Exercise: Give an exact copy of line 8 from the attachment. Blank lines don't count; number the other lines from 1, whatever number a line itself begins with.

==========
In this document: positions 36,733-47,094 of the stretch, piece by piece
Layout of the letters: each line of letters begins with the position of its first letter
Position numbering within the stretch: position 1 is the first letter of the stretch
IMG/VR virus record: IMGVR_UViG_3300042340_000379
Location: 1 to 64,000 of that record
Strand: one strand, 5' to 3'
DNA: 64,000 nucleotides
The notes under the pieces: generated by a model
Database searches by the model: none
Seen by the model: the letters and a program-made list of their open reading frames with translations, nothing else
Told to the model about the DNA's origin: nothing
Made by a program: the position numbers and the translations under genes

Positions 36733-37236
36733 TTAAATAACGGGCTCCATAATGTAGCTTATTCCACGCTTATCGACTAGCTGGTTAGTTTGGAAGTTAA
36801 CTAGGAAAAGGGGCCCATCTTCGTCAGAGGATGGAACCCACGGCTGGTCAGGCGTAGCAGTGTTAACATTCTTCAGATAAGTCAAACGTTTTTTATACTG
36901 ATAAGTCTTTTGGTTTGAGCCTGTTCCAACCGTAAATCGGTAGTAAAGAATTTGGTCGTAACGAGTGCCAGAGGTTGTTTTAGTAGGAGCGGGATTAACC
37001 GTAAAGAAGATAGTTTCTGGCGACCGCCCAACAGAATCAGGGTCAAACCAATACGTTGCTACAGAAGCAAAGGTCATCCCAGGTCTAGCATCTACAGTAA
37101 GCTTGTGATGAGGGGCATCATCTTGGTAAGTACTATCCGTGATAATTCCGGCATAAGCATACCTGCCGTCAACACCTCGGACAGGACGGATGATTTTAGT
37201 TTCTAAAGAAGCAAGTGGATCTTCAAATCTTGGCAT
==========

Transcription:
The notes under the pieces: generated by a model